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Morphine Abuse and Addiction

Morphine Abuse and Addiction

Morphine is an opiate drug used to relieve moderate to severe pain. Its commercial production started in 19th century and ever since, it has been used on a wide scale for therapeutic and recreational purposes. Initially, it was introduced as a pain reliever and a substitute to opium addiction but later it turned out that morphine is more addictive than opium itself. With the passing years, morphine has become one of the most widely abused prescription medications. It is classified as schedule II substance which means its pain relieving action is used for medicinal purposes but it has a high potential for abuse and development of addiction.

What is morphine?

Morphine is an opiate drug extracted from ‘opium poppy’ plant. The word ‘morphine’ is derived from the Greek word ‘Morpheus’ which is the name of Greek god of dreams. It is called morphine due to the relaxing, pain reliving and sleep inducing effects produced by it. Also, when consumed in high doses, it produces feelings of euphoria that are often described as a dream like state by the users. Morphine can be highly addictive when abused. It is only prescribed by the doctor to relieve pain after a major surgery or operation.

Morphine is a very potent pain killer which works by blocking the transmission of pain signals between the body and brain. It also produces calming effects by slowing down blood pressure, heart and respiratory rate.  Because of relaxing and euphoric effects produced by it, it is highly addictive.

Physically, morphine appears to be a crystalline compound that can take various forms depending upon the purpose it is being used for. For medicinal purposes, morphine is usually administrated in two forms:

  • Oral administration in the form of morphine sulphate tablets
  • Injecting morphine solution directly into blood stream

Morphine is a given a number of different brand names and slang terms. Some common brand names under which morphine is sold include:

  • Roxanol
  • Kadian ER
  • Morphine Sulphate ER
  • MS Contin
  • Kapanol
  • Morphabond
  • Oramorph SR

Some of the common street names given to morphine are:

  • Monkey
  • Dreamer
  • White Stuff
  • Aunti Em
  • Aunti
  • Morph
  • Drone
  • TNT
  • Tango and Cash
  • Dance Fever
  • Murder 8
  • Goodfella

These names are commonly used by the recreational users to refer to the drug in an attempt to conceal the usage.

How is morphine consumed?

Morphine is usually available in the form of tablets, syrup or injectable solution. For medicinal purpose, it is either orally ingested or directly injected into the bloodstream. However, people who take it for recreational purposes also tend to snort it. Taking it in improper doses and methods can be highly dangerous. Not only there is a high potential for the development of addiction but also there is a great risk for an overdose.

Dosage amounts for morphine:

There are proper dosage amounts prescribed by the physician for morphine before its use. The dose may vary from one patient to the other depending upon their condition and needs. In most cases, the initial dose ranges between 15 to 30 mgs that is repeated after a few hours depending upon the pain management needs of the patient.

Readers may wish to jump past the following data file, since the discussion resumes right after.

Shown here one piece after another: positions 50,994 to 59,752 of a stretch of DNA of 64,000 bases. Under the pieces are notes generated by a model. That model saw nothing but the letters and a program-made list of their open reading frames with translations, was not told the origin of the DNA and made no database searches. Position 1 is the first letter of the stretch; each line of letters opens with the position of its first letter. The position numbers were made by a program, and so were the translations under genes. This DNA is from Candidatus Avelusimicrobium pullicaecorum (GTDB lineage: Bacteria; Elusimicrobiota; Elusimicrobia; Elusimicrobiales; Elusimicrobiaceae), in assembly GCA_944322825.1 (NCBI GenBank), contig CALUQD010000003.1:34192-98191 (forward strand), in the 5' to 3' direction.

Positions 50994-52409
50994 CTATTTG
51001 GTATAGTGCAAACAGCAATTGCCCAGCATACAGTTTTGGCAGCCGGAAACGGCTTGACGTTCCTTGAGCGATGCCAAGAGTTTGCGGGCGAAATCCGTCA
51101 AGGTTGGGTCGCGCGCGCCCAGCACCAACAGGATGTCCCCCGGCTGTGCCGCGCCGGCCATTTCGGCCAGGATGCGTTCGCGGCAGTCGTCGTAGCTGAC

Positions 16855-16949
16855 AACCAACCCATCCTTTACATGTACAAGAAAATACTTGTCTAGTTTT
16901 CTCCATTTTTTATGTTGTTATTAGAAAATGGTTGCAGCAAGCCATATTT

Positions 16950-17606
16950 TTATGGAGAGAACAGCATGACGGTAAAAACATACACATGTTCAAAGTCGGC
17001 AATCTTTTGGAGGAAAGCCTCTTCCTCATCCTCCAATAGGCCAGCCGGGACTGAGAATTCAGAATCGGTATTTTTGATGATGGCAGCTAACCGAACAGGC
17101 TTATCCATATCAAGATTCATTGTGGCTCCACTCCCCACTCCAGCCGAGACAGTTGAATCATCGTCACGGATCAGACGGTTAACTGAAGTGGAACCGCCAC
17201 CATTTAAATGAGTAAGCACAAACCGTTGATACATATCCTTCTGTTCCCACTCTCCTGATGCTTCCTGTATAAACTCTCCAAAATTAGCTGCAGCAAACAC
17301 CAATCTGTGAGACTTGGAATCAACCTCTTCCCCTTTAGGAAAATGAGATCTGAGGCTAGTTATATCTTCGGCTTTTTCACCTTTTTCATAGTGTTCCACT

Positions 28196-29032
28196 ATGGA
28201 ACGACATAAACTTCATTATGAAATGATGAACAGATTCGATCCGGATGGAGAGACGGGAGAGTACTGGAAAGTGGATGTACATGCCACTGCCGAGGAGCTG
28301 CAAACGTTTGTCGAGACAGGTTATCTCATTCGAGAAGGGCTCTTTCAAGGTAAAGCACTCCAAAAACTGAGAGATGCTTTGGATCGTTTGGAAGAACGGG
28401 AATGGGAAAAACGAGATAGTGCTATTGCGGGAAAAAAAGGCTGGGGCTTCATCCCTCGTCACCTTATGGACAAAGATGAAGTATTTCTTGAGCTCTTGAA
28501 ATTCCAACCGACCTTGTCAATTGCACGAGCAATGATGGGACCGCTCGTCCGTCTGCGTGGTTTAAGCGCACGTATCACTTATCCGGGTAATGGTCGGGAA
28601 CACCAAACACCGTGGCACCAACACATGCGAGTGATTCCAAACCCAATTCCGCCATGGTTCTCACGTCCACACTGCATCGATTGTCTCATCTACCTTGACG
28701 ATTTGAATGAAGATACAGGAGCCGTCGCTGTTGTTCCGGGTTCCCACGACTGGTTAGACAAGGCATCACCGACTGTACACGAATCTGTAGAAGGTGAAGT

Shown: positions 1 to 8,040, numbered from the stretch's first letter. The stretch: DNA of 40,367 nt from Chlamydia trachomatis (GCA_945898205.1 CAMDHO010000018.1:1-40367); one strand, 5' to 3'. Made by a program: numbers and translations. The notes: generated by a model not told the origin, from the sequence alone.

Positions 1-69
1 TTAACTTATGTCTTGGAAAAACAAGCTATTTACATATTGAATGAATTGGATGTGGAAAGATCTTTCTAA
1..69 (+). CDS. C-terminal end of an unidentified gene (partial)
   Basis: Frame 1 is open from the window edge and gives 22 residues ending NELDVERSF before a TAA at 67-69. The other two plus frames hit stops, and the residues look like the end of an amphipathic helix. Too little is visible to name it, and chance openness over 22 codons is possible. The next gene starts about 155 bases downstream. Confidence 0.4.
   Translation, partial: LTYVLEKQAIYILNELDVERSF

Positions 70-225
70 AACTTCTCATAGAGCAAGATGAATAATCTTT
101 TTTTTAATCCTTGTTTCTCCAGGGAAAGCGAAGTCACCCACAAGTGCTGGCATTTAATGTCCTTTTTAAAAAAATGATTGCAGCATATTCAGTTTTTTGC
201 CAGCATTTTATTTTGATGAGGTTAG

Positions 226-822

It is important to thoroughly monitor the condition of the patient throughout since morphine can be a fatal drug if given beyond safe levels. Also, the high addictive potential of the drug demands to be careful while administrating the drug. The condition of the patient should be monitored throughout.

Why is morphine addictive?

Morphine is a highly addictive drug when used for prolonged periods of time. Even therapeutic use of the drug has been known to cause physical and psychological dependence. Just like other opiates, morphine activates a wide number of opiate receptors located throughout the body and brain. Two most common effects produced by morphine are pain relief and pleasure. It also stimulates the production of high amounts of ‘happy chemical’ dopamine that causes the production of intense feelings of euphoria and happiness followed by a state of contentment or relaxation that lasts for hours. This excessive relapse of dopamine and the activation of reward system can lead to addiction. The brain of the user becomes used to function in high amounts of dopamine and when they are not supplied, it fails to function normally resulting into the appearance of a number of withdrawal symptoms.

Morphine abuse and addiction statistics:

According to the statistics revealed by Global Addiction Network About Drugs (GINAD), more than half of the accidental deaths in recent years are caused by morphine and heroin abuse. This is quite an alarming situation that needs to be addressed. United States faces a loss of millions every year due to morphine addiction.

  • About 10% of American population has admitted abusing morphine at some point in their life time.
  • Between the years 2004 and 2008, the number of morphine addicts admitted to emergency rooms was increased by 106%.
  • More than 60% morphine addicts got the drug from their friends and family. A large number of morphine addicts also started taking it for medicinal purposes.

Morphine addiction is a serious problem that if left unattended, can prove to be fatal. If a loved one is struggling with morphine addiction, get them the help they need today.